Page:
The seasons are:

Spring is vibrant and refreshing like new growth and blossoms. Rosy cheeks and bright eyes with blonde or light hair tones are usually an indicator, and they look best in pastel tones of the following: Green, Pink, Beige, Teal, Blue, Gold.

Summer is delicate and understated. Unlike the bright colors of early spring, it's a little more mature with blue or pink undertones. Muted tones and neutrals are best. Colors include: Blue, Lavender, Beige, Pink, Orange.

Fall is fiery and earthy with spicy and warm colors. Brunettes and redheads with warm skin tone are often Falls. Colors include: Bronze, Brown, Garnet or Deep Red, Toned-Down Green.

Winter is crisp and deep with dark tones to match dark hair, and deep eye color and pale skin. Colors include: Dark Red, Purple, Black, Navy, Hot Pink.

These aren't hard and fast rules, but they may point you in the right direction when it comes to picking a palette.

Another thing to consider when selecting the gems and coloring of the jewelry is to think about your purpose. If it's a birthday gift gemstones associate with good fortune may be appropriate. If the jewelry is for a friend trying to fall pregnant fertility gemstones may be in order.

The design is a tricky one to figure out. Bracelets are easy to pick. Just decide whether a gold, silver or mixed metals bracelet would suit them best by thinking about their current wardrobe. The best guidelines for necklaces are as follows:
Sterling Silver Queen's Link Necklace
A simple chain maille necklace suits high rounded necklines and V-necks.

If the recipient wears primarily blouses and collared shirts, a long layered necklace will be nice over the top. Same goes for people who wear turtle necks and tight, rounded neck lines. Round necklines may also look good with short (16"-17") necklaces in simple styles like plain chain maille with minimal drops and embellishments which may get caught under their shirts. V-neck work wonderfully with pendants and longer, more detailed jewelry designs, although the simple styles will also suit. Now of course most people wear a mix a different shirt style, but this may help you out if you're stuck.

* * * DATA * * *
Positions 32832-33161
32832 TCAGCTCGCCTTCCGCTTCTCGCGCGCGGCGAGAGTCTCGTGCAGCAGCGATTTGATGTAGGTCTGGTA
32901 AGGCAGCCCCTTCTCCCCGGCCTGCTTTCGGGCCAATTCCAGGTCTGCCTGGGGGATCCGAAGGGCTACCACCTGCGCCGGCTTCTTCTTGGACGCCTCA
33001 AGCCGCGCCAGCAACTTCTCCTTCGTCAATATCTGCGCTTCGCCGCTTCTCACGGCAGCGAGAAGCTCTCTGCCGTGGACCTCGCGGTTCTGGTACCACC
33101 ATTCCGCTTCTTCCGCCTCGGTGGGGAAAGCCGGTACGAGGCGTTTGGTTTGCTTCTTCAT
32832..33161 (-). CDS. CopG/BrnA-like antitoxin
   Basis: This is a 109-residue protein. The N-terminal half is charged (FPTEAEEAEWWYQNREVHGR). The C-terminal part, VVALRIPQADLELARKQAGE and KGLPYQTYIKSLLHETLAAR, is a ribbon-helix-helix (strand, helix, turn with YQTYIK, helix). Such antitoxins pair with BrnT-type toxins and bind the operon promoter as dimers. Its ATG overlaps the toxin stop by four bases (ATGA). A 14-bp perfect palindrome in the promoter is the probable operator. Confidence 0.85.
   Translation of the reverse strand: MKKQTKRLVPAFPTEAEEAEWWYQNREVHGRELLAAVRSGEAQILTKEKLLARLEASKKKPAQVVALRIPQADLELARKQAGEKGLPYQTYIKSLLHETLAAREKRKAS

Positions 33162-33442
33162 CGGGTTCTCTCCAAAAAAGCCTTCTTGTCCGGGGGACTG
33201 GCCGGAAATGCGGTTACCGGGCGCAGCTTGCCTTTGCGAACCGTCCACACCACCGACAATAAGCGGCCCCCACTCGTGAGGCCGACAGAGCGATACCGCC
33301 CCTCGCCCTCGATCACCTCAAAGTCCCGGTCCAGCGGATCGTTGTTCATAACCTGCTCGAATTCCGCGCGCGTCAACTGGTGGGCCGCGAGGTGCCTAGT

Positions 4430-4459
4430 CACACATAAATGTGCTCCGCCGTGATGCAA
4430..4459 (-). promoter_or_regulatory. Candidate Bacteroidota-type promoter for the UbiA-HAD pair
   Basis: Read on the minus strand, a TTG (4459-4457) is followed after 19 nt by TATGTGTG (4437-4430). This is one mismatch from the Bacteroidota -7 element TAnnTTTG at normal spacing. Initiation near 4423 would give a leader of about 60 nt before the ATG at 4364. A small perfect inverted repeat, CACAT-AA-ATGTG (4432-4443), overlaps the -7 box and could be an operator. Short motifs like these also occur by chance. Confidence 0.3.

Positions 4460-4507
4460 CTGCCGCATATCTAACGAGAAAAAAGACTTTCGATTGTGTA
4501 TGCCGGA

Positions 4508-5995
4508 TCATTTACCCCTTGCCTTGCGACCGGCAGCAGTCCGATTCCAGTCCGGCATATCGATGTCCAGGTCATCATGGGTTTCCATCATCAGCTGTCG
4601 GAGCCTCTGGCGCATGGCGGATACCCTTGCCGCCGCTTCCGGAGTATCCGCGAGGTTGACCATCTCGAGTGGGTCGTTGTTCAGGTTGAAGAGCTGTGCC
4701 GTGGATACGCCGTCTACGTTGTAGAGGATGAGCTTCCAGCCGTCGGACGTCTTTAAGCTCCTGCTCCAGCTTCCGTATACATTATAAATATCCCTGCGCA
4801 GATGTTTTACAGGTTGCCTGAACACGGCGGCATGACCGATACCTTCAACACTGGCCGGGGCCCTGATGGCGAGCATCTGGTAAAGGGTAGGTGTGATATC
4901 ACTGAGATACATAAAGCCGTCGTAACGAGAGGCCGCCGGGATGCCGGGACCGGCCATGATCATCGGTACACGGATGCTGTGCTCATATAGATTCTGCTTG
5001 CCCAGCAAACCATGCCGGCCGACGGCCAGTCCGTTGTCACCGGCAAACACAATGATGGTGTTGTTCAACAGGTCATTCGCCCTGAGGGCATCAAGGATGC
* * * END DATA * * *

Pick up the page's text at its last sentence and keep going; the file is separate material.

Think about the jewelry the recipient already has. If you tend to see them with pendants, a beautiful pendant on a necklace will probably be just the thing for them. If they usually wear very understated jewelry like plain chains and cords, a basic chain or slightly thicker chain maille necklace with little embellishment will probably suit. Unless you know they're looking to shake up their image, a gift probably isn't the thing to do it with. It will almost certainly end up in a draw.

Finally it's time to work out the length of the jewelry. For bracelets, the average wrist is about 6"-6.5", so a 7" bracelet will fit most people. If they like to wear their bracelets drooping down their hand, an extra half inch may be in order. It might help to think about their wrist and hand size relative to your own. If you're roughly the same size, measure the length of one of your own bracelets and you have your answer. If they're a little thicker or narrower than your, add or subtract about half an inch. If you're completely stumped, pick a design with an extender chain so it will be sure to fit no matter their size, or contact the designer to see if the design you like can have an extender chain added.

For necklaces, the average neck is around 14.5"-15". For a necklace to hang right on the dip in the collarbone, you'll want approximately 16"-17". Of course, if the recipient is particularly thin or hefty around the neck, you'll need to make an adjustment. 18" will hang about an inch bellow the collarbone dip, and 20" another inch beyond that. Pendants will usually add length in addition to that, so unless the recipient wears a lot of cleavage showing shirts or you intend them to wear the necklace over a blouse, a 20" necklace with a pendant might be a little extreme. Once again, if you're really not sure an extender chain may be the answer. An extender will usually be able to make 2" adjustments, but if you're not sure ask the designer.

Now you have everything you need. Get shopping! Scared to take the plunge? Buy a Gift Certificate and take out all the guess work.